In eastern Australia, a severe storm lashed the region with torrential rain and ferocious winds on May 20. The storm produced widespread power outages as gale force winds of 100 km/hr (62 mph or 54 knots) brought down trees and electric poles. Meanwhile, the heavy rainfall caused floods, forcing nearly 5,000 residents in northern New South Wales to evacuate their homes. In the state of Queensland, a state of emergency was declared, while in New South Wales six areas were declared disaster zones. Two fatalities were reported (Source: AFP/Reuters).

A severe windstorm that swept in from Canada brought cold temperatures, hail, and strong winds across northern Vermont on May 31. Wind gusts as high as 97 km/hr (60 mph or 52 knots) downed trees and power lines, leaving nearly 9,000 residents without electricity. No fatalities were reported (Source: Associated Press).

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Tropical Cyclones

Typhoon Kujira formed in the western Pacific Ocean, over the eastern Philippine Islands, as a tropical depression on May 2, strengthening to a tropical storm that same day. As it organized over the eastern Philippines, the storm dumped heavy rain, producing floods and triggering landslides that left 33 people dead and affected over 246,000 people (Source: AFP/Reuters/IRIN). As Kujira tracked towards the northeast, moving away from the Philippines, it strengthened into a typhoon on May 4. In just 24-hours, Kujira intensified from a category 2 typhoon to a dangerous category 4 typhoon. Kujira reached its maximum sustained winds near 213 km/hr (132 mph or 115 knots) on May 4. By May 6, strong vertical wind shear contributed to the weakening of the storm, and by May 7, Kujira became an extratropical system.

Typhoon Chan-hom developed in the South China Sea, southeast of Nha Trang, Vietnam, on May 3 as a tropical storm. Chan-hom strengthened to a category one typhoon on May 6, but reached its maximum sustained winds near 157 km/hr (98 mph or 85 knots) on May 7, prior to making landfall in northern Luzon later that same day. This was the second tropical cyclone to lash the Philippine Islands in less than one week, worsening conditions in regions that were already battered. Chan-hom brought heavy rains, caused mudslides, destroyed homes, and downed power lines. The storm was responsible for claiming the lives of 43 people, displacing over 400,000 residents, and damaging more than 23,000 homes. It was reported that Chan-hom caused $16 million in damages (Source: IRIN). The storm weakened into a tropical storm after passing over Luzon and by May 10 it dissipated.

Tropical Cyclone Aila developed as a tropical depression on May 23 in the North Indian Ocean, south of West Bengal, India. Aila reached its maximum sustained winds near 120 km/hr (75 mph or 65 knots) on May 25, becoming a severe cyclonic storm (equivalent to an Atlantic category one hurricane) prior to landfall near the India-Bangladesh border later that same day. The storm brought heavy rain and strong winds to parts of eastern India and Bangladesh, claiming the lives of over 260 people and leaving half a million of people homeless. As the storm moved inland towards Bangladesh it weakened, however torrential rain continued to wreak havoc in the region. The storm caused rivers to burst their banks, prompting floods and landslides that damaged crops, roads, and houses. The storm not only affected residents, but also affected the Bengal tigers located in the Sundarbans. The forest officials feared that more than a dozen of the endangered tigers perished during the storm, along with 20 crocodiles and two spotted deer (Sources: Associated Press/BBC News/Reuters/The Times of India). The storm dissipated by May 26.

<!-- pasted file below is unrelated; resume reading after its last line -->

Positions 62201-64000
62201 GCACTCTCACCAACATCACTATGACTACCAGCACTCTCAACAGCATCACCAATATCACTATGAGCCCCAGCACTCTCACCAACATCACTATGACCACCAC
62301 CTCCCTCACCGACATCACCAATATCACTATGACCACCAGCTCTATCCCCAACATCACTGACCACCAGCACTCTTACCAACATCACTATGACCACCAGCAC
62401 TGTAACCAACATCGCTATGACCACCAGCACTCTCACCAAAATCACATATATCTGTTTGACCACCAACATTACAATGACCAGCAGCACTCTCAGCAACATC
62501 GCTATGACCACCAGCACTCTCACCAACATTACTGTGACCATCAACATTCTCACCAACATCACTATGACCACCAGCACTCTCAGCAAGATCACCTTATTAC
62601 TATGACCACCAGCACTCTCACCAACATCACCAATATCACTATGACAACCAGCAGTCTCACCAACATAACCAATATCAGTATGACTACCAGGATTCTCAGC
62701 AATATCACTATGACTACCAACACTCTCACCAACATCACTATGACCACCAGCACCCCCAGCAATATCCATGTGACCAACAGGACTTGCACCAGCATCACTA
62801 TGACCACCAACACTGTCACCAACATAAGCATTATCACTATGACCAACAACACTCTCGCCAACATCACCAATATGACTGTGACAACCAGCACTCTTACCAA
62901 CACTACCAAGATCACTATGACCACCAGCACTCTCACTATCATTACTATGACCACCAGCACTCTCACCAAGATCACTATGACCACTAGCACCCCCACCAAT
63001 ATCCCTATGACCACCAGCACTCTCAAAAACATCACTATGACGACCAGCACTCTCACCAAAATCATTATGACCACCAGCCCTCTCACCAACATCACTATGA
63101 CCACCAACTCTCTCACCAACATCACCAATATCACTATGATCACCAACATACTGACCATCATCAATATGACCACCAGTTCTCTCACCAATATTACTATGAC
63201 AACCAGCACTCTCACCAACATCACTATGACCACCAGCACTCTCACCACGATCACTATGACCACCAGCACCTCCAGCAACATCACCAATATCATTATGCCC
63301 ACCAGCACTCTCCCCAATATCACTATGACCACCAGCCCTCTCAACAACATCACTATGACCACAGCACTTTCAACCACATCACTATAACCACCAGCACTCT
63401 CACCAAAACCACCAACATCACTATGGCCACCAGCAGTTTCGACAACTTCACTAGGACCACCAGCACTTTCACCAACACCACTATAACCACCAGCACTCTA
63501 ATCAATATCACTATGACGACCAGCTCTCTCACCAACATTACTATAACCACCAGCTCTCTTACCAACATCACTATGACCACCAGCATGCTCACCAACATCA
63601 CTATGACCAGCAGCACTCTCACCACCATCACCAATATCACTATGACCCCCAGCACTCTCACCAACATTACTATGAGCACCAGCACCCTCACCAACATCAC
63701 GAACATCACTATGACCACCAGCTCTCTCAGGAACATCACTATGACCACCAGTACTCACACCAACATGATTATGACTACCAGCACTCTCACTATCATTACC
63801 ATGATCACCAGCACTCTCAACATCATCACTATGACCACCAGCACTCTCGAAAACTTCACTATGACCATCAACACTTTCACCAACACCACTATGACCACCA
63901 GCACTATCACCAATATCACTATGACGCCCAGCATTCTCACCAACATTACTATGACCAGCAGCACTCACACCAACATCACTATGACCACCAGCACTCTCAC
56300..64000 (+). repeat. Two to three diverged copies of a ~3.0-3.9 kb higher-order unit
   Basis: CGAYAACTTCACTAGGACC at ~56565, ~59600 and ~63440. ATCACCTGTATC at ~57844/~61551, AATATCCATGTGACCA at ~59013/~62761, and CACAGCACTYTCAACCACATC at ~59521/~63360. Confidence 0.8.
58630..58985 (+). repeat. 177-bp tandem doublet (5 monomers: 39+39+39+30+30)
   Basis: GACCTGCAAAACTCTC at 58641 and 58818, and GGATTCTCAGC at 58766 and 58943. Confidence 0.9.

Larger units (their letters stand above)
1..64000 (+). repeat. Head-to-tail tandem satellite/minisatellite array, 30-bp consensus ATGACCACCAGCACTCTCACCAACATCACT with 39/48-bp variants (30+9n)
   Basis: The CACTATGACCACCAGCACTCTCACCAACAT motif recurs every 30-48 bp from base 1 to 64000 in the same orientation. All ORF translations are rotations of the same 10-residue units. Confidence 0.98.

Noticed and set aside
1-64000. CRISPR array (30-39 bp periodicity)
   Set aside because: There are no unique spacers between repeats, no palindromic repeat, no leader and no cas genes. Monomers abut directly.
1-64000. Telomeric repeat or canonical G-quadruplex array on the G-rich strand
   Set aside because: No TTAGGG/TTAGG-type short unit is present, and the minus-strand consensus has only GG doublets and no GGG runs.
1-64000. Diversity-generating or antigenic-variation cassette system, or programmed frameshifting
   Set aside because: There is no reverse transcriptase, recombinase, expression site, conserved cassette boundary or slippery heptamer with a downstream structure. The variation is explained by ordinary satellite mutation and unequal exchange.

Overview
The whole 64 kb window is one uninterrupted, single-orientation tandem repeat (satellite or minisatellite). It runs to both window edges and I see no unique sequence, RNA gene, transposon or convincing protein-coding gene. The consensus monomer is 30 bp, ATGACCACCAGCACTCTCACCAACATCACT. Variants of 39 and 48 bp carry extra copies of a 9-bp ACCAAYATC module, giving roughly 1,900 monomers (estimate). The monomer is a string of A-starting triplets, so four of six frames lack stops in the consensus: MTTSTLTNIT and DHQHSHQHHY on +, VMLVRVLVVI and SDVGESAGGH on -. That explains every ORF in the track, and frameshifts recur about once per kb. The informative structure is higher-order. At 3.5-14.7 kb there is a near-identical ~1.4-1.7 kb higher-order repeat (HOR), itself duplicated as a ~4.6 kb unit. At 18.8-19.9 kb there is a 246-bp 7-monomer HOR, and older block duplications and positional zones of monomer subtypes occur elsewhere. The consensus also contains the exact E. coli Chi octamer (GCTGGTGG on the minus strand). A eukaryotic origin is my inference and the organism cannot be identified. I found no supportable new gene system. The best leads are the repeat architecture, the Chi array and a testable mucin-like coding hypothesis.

For basin tropical cyclone statistics, please visit the Tropical Cyclone Summaries by Basin page.

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Extratropical Cyclones

No significant extratropical cyclones reports were received during May 2009.

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Severe winter weather

No significant severe winter weather reports were received during May 2009.

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Citing This Report

NOAA National Centers for Environmental Information, State of the Climate: Global Hazards for May 2009, published online June 2009, retrieved on September 27, 2021 from https://www.ncdc.noaa.gov/sotc/hazards/200905.